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" How come God hogs all the good followers and we get all the retards "
— John Leguizamo, Spawn

MRQE Top Critic

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Pic of the Week

Each week we pick a recommended "Pic" from our archives. Below are our most recent picks.

Paperboys

***2001, Mike Mills

A portrait of adolescent American males at the turn of the century

Paperboys are surely becoming rare in this country as circulations decline and more newspapers prefer to have adults to deliver their product. Filmmaker Mike Mills provides a 40-minute glimpse into this dying breed when he looks at the lives of six paperboys in Stillwater, MN.

The Grand Budapest Hotel

***2014, Wes Anderson

Whrilwind storytelling leaves the emotional core behind

Director Wes Anderson has a style all his own. If you know it (from films like Moonrise Kingdom and The Darjeeling Limited), and if you like it, you will be happy to see The Grand Budapest Hotel. But for this former Wes Anderson skeptic, it’s not his strongest work.

Mafioso

***1962, Alberto Lattuada

Try to connect the movie’s two parts: the spry comedy and the deadly serious piece of Mafia business

Rialto Pictures has been finding and restoring lost “classics” for ten years. Some are better than others, and I hesitate to use the word “classic” for any but the best of the best of them. But it is thanks in part to Rialto that there are new old movies at the art houses and on DVD.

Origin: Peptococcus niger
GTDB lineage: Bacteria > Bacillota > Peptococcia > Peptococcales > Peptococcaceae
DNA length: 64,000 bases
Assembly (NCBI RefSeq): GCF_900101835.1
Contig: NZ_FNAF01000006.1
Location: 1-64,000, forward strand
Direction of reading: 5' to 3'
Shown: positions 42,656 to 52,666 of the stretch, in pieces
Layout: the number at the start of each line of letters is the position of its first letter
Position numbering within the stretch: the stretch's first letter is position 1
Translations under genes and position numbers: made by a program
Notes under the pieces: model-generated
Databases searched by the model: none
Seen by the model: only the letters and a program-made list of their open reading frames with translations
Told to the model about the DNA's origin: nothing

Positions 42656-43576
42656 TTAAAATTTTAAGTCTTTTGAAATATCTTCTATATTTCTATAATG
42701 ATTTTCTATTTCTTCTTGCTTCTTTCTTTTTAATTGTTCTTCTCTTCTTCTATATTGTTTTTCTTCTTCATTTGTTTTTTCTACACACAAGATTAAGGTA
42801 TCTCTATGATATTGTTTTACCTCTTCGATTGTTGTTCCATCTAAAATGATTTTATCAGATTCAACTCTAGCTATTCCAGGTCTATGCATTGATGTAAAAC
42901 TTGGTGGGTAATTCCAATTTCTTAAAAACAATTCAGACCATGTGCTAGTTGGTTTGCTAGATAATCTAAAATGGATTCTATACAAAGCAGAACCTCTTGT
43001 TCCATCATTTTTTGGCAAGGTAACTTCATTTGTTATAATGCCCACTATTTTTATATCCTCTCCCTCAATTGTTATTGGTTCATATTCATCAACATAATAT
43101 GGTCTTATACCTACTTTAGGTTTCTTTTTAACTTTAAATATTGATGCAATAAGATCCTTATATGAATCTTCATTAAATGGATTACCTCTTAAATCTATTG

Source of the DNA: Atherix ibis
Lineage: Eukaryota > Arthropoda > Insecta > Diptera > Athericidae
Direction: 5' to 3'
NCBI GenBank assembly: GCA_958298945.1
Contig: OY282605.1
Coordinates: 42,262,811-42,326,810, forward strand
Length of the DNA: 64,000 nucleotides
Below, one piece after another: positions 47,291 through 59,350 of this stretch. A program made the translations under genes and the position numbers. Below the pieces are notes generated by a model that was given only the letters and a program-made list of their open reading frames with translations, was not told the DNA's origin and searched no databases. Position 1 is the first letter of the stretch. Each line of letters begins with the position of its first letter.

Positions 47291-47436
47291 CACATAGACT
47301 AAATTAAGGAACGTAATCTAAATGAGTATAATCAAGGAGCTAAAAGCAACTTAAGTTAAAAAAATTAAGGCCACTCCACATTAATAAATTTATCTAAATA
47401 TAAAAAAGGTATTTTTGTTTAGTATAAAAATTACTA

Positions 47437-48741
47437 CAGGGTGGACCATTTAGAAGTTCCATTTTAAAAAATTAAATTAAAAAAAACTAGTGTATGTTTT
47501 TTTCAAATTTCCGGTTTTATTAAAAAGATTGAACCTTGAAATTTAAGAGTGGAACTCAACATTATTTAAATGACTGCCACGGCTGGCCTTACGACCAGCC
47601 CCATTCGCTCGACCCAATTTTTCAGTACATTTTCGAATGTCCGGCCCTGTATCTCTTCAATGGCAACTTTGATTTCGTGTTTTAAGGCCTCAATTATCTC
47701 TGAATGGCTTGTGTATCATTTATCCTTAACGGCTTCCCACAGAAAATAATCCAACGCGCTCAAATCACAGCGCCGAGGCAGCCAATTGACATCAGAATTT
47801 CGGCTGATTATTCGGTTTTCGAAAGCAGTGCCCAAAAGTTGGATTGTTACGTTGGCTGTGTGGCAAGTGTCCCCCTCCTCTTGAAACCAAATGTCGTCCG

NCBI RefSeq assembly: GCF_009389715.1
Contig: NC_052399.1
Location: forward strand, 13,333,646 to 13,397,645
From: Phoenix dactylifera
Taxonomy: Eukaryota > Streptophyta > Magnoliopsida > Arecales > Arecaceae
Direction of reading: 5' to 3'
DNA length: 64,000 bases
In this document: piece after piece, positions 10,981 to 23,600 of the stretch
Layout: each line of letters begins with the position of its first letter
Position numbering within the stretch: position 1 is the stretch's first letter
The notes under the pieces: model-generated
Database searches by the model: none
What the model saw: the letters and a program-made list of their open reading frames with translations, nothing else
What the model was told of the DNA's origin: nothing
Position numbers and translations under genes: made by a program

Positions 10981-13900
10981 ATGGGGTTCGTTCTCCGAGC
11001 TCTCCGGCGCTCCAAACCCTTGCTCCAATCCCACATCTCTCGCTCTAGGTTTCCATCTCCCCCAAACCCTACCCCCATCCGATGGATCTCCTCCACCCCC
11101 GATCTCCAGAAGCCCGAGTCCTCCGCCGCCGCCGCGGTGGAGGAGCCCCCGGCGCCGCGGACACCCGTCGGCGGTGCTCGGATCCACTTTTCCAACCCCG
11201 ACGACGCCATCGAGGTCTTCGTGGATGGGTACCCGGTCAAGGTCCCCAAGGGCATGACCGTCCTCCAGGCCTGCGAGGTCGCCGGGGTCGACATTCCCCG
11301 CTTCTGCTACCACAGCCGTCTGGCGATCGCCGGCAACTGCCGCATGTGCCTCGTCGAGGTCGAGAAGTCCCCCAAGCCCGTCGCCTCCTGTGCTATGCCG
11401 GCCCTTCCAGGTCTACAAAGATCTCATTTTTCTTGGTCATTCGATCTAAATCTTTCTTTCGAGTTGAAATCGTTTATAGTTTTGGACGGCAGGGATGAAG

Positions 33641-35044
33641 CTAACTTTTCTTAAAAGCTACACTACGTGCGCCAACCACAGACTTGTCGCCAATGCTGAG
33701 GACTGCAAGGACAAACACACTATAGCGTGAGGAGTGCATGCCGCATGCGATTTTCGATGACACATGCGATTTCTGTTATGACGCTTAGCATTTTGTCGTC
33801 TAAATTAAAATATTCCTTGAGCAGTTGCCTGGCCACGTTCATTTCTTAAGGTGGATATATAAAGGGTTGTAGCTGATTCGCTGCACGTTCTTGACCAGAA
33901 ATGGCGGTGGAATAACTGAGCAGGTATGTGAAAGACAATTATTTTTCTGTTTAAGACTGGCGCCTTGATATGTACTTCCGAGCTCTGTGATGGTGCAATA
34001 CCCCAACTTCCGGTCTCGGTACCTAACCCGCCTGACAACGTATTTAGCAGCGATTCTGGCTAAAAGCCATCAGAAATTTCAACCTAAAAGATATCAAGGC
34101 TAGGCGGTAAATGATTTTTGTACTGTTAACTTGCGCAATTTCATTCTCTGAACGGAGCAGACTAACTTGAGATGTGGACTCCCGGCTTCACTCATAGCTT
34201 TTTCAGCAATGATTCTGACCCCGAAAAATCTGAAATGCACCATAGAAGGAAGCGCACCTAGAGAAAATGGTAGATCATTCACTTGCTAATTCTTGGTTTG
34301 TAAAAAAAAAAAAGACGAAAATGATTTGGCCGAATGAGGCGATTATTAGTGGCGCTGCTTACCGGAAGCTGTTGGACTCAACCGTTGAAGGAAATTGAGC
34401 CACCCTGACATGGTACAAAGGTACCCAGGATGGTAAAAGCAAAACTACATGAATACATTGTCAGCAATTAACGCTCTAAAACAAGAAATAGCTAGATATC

Half Brothers

***2020, Luke Greenfield

The movie manages to rather deftly maintain a tone-morphing trick from start to finish.

Half Brothers packs enough heart and food for thought to make the road trip comedy’s occasional potholes a little less jarring.

Dark Star: H.R. Giger’s World

***1/22014, Belinda Sallin

The perfect fan-film

Dark Star is the perfect fan-film. It hits all the right notes, origins and highlights of the Swiss graphic artist H.R. Giger without getting entangled in any messy meanings of his dark airbrushed artwork or insight into the man himself. If you did not know who he was, this film would leave you wondering, “Who is this strange sad man?”

Project Greenlight/Stolen Summer

***1/22002, Pete Jones

Project Greenlight is a fascinating documentary of the process of making a movie

Ben Affleck and Matt Damon started a screenplay contest in which the prize would be a million dollar budget and studio support for making a movie. In return, Miramax gets an award-winning script, a cheap movie, lots of publicity, and a 12-part reality-TV show called Project Greenlight.

Stolen Summer, the film that came out of this project, only played in selected cities. And since not everyone has HBO, it was easy to miss both the movie and the TV program. Now Miramax is releasing both in a single, 4-disc set called Project Greenlight.

Oz the Great and Powerful

***2013, Sam Raimi

A great and powerful movie is buried in there, somewhere under the rainbow.